What if you’ve got something going for you so remarkable that it virtually guarantees your success?
What if you’re just not seeing it?
Every business needs a remarkable benefit (or USP) in order to stand out from the competition.
Identify that unique element, and you’ll know exactly what the theme of your content marketing should be, because that will be the big story of your business.
The fact is, often that extraordinary element is something you take for granted.
Let me illustrate …
The pure, refreshing taste of Schlitz beer
Back in the 1920s, Schlitz was the number five brand in the American beer market. The company hired now-legendary copywriter Claude Hopkins to do something about that unenviable position.
The first thing Claude did was tour the facility where the beer was brewed.
He was shown how the beer was cooled in a special way that eliminated impurities. He saw the expensive white-wood pulp filters. His hosts told him that every pump and pipe was cleaned twice for purity, and each bottle sterilized four times before being trusted to hold Schlitz beer. He saw the 4,000-foot well that supplied the water, despite the fact that nearby Lake Michigan would have provided an otherwise acceptable source.
When Hopkins asked why Schlitz didn’t tell their customers about all of this rigorous attention to purity and quality, the response was “Every beer company does this.”
“But others have never told this story,” Hopkins replied.
Within months of the “new” story, Schlitz went from 5th place to a tie for first in the market.
Who wants fruit cake?
Let’s face it … it’s hard to get excited about fruit cake. So when copywriter Gary Hennerberg was hired in 2002 by the Collin Street Bakery of Corsicana, Texas (just south of Dallas) to help boost sales of the seasonal treat, he discovered that taste tests proved that people enjoyed the product, but despised the name.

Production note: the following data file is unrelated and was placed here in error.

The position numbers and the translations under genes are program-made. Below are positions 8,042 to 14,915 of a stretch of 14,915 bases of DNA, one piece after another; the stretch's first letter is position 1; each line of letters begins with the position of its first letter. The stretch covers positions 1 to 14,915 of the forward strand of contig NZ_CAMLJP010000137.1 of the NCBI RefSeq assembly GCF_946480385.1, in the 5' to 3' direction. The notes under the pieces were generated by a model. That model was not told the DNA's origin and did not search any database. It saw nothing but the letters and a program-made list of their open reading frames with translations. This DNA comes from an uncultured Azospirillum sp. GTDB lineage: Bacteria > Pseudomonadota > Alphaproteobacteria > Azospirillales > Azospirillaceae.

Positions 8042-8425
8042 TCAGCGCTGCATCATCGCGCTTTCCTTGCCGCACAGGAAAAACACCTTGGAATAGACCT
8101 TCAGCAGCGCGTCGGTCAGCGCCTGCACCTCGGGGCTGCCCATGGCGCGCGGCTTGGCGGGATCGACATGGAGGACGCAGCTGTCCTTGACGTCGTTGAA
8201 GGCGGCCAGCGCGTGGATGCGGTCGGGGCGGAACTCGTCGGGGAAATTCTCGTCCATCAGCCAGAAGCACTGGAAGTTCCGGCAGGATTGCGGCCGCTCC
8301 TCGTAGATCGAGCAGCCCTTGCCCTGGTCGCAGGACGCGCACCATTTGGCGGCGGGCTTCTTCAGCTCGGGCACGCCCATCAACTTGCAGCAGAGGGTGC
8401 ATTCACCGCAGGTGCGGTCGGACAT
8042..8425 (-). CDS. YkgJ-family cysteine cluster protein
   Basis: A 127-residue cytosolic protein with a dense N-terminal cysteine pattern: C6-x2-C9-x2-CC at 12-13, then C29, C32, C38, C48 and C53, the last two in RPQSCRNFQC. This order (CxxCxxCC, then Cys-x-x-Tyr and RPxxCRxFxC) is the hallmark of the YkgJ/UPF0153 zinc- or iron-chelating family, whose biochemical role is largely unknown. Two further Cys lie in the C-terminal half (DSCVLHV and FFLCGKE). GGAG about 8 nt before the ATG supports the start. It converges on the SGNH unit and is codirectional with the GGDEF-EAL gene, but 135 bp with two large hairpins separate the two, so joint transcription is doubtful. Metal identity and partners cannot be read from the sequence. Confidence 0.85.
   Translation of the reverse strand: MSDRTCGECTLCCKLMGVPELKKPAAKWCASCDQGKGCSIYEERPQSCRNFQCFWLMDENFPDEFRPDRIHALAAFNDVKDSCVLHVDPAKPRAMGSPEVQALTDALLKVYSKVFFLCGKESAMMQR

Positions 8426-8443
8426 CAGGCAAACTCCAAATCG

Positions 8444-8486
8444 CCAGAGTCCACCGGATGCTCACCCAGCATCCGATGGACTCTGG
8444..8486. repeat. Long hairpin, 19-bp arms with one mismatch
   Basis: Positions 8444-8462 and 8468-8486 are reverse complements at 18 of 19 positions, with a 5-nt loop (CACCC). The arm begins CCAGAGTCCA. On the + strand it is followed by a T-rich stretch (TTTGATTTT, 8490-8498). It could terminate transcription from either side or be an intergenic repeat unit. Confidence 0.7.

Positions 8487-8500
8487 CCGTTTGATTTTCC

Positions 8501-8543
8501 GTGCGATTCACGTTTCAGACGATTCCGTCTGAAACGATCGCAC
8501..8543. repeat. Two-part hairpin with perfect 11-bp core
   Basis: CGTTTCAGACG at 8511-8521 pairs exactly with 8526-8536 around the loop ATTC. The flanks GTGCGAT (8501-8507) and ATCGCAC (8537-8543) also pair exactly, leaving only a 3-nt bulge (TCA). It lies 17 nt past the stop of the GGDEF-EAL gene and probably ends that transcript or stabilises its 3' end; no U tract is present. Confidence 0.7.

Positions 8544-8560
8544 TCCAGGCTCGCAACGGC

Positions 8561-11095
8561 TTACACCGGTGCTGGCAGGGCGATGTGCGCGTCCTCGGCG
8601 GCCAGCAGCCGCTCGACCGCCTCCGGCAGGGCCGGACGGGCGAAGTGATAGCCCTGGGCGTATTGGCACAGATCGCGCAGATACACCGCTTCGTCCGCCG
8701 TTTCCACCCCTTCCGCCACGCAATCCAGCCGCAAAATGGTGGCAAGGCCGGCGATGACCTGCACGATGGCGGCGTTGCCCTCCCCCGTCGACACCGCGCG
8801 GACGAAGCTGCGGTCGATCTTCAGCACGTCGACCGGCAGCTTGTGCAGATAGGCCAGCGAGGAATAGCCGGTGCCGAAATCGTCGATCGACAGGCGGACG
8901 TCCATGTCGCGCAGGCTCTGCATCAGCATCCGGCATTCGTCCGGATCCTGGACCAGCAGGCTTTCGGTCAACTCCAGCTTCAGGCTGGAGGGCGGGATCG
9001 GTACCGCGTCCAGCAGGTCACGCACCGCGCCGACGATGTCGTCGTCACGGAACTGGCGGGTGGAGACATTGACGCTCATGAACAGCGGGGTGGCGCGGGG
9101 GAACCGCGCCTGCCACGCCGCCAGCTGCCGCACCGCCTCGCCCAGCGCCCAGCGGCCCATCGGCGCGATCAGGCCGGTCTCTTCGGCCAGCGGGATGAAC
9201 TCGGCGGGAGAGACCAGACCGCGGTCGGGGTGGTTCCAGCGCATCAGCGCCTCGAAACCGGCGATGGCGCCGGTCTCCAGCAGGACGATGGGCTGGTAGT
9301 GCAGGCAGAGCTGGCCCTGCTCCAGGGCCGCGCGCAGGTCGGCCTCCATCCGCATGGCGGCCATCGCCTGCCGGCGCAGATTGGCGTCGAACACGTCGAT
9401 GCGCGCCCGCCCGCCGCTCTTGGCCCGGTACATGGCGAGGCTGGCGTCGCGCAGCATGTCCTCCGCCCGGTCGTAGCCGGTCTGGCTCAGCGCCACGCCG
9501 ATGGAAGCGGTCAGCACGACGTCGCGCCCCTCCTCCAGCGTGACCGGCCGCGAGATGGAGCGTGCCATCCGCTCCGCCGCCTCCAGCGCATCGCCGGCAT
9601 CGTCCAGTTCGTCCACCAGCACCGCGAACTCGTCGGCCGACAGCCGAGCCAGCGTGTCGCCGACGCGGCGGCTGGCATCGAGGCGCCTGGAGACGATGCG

So Gary did some digging, and discovered that Collin Street had some bragging rights in the ingredient department. The bakery used Texas native pecans in their cakes — pecans that grew next to a river or stream on small farms — instead of commercially-grown pecans.
Gary knew he had a story, and he wanted to see if it would help Collin Street Bakery increase their sales. He keyed in on how rare the pecans are to tell a compelling tale.
From majestic pecan trees native only to a handful of Texas rivers and streams, soaring up to 150 feet in height and canopy, planted by mother nature as long ago as the Civil War.
Sales increased by an unbelievable 60%, and tired old fruit cake became Native Texas Pecan Cakes — at least when delivered by the Collin Street Bakery.
What’s your story?
These are just two examples of the dramatic difference the right story can mean to a business.
And if you’re marketing your business with quality, relevant content, it’s absolutely critical that your editorial strategy be organized around that unique story.
As content marketing becomes mainstream, the early-adopter advantage is gone. I’d argue that we’re already past that point.
But there will always be room at the top for that remarkable story. Often, all you need to do is examine what you’ve already got going for you with a fresh perspective.
So … what’s your hidden remarkable benefit?
Editor’s Note: This is a Copyblogger Classic post, originally published in May, 2006. We’ll be republishing classic content from the archives from time to time, updated — as this post has been — to be sure the advice is as relevant as ever. Copywriter Gary Hennerberg was kind enough to point us to his site, where you can check out examples of the Collin Street Bakery direct mail campaign.